Gezi Park Resistance in Turkey: Reasons, Lessons and Possible Consequences
I think that by now many ZNet readers know quite well the facts about Gezi Park Resistance in Turkey. Thirteen days ago a small group of resisters trying to protect one of the remaining green public spaces in Istanbul was brutally attacked by police. Afterwards the biggest civil disobedience movement Turkey has ever seen exploded, as hundreds of thousands of people took the streets in Istanbul and, to a lesser degree, in many other cities in spite of brutal massive tear gas and water cannon used by police. As the street demonstrations didn’t fade out, police forces had to withdraw, first from Istanbul’s largest square, Taksim square –adjacent to Gezi Park – then also from a park in Ankara, the capital of Turkey. However this doesn’t mean that Prime Minister R. T. Erdogan accepted the protesters’ demands. He still insists on constructing a building of his choice in the park and claims that the massive protests have been organized by illegal circles having dark aims against his democratically elected government. We have three dead (one protester killed by police for sure, a police officer fell from a bridge and a curious traffic accident where another protester died), at last half a dozen persons who lost one eye because of tear gas canisters directly shot to the face and many people seriously injured.
Immediate Reasons for the Mass Movement
I think every protester will agree that this greatest civil disobedience movement in Turkey’s history was a direct result of government’s increasingly repressive policies in recent years. We can group these repressive policies under a couple of headings:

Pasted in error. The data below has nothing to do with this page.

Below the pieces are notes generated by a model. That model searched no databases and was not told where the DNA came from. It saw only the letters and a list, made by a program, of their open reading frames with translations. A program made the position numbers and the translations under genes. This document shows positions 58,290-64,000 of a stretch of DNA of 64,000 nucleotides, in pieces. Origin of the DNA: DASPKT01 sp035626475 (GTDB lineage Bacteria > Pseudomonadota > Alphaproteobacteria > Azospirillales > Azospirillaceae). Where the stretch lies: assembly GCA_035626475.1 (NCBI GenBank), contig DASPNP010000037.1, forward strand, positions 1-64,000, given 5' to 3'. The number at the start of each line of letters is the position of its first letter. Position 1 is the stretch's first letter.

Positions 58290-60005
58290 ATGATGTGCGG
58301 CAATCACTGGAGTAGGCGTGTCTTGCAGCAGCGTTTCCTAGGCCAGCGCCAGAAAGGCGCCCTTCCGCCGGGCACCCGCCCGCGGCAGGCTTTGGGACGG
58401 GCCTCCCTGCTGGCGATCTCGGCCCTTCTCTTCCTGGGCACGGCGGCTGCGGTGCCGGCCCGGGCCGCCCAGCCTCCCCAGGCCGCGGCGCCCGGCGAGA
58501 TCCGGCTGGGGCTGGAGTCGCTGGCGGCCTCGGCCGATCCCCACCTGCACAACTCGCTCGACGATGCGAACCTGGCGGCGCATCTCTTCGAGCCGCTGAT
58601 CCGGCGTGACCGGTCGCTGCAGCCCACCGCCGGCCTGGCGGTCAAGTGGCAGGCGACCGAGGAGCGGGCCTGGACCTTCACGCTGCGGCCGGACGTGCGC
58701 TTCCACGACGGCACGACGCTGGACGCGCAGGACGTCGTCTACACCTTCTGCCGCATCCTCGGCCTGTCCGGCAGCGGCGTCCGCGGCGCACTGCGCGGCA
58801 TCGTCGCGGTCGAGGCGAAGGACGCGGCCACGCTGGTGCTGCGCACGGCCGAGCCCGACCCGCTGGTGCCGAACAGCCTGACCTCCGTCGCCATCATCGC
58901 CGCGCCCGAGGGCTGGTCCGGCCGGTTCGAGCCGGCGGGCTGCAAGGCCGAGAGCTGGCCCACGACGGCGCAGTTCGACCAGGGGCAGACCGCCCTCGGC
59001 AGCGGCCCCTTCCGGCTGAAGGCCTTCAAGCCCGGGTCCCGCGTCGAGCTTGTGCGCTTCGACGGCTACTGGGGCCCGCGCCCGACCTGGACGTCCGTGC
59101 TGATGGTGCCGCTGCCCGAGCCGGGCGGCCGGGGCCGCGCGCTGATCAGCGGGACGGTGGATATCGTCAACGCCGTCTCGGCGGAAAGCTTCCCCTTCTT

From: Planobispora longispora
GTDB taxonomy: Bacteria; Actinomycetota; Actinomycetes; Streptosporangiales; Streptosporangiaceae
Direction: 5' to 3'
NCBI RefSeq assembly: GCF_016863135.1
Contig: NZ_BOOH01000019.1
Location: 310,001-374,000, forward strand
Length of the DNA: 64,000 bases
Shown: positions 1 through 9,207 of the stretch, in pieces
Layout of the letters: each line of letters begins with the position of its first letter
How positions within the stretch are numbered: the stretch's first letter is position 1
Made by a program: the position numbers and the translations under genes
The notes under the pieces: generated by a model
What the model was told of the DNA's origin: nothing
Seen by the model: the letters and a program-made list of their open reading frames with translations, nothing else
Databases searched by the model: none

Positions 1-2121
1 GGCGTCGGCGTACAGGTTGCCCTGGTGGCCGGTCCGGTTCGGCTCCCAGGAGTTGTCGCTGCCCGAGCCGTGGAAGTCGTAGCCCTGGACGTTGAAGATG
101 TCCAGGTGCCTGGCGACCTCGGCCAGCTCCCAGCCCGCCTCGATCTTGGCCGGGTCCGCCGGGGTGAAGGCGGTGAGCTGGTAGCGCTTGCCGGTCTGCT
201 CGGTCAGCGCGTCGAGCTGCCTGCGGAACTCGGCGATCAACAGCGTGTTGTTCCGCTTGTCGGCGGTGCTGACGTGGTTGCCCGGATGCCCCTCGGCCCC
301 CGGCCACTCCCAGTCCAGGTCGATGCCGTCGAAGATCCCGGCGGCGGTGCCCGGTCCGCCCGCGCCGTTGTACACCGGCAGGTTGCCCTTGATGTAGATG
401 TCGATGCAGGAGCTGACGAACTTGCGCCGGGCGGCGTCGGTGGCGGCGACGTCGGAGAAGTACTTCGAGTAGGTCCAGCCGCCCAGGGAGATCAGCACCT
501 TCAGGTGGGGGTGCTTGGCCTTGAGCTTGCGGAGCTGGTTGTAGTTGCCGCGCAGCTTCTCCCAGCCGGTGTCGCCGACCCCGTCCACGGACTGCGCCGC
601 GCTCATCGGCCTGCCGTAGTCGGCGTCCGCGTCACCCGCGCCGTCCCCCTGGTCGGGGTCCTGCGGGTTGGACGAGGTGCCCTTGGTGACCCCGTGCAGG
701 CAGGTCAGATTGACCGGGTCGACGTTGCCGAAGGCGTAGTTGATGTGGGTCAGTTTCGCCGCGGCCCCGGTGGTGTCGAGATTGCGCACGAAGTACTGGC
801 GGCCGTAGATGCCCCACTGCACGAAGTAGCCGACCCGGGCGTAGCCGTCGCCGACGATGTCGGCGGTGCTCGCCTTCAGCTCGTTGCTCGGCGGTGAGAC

- In recent years the conservative AKP [The Justice and Development Party] government systematically denied the cultural diversity and differences of life style preferences among Turkey’s society. Thus, one of the prominent reasons of the massive demonstrations was the prohibition of the sale of alcoholic drinks after 10:00 p.m.
- We have seen this denial of cultural and also of religious diversity when the President of the Republic gave the name of an Ottoman emperor to the third bridge on Bosphorus in Istanbul. This Ottoman emperor is famous for his massacre of thousands of Alawites [a large religious minority in Turkey whose beliefs partly inspired from other religions than Islam] and still hated by about fifteen million Alawites.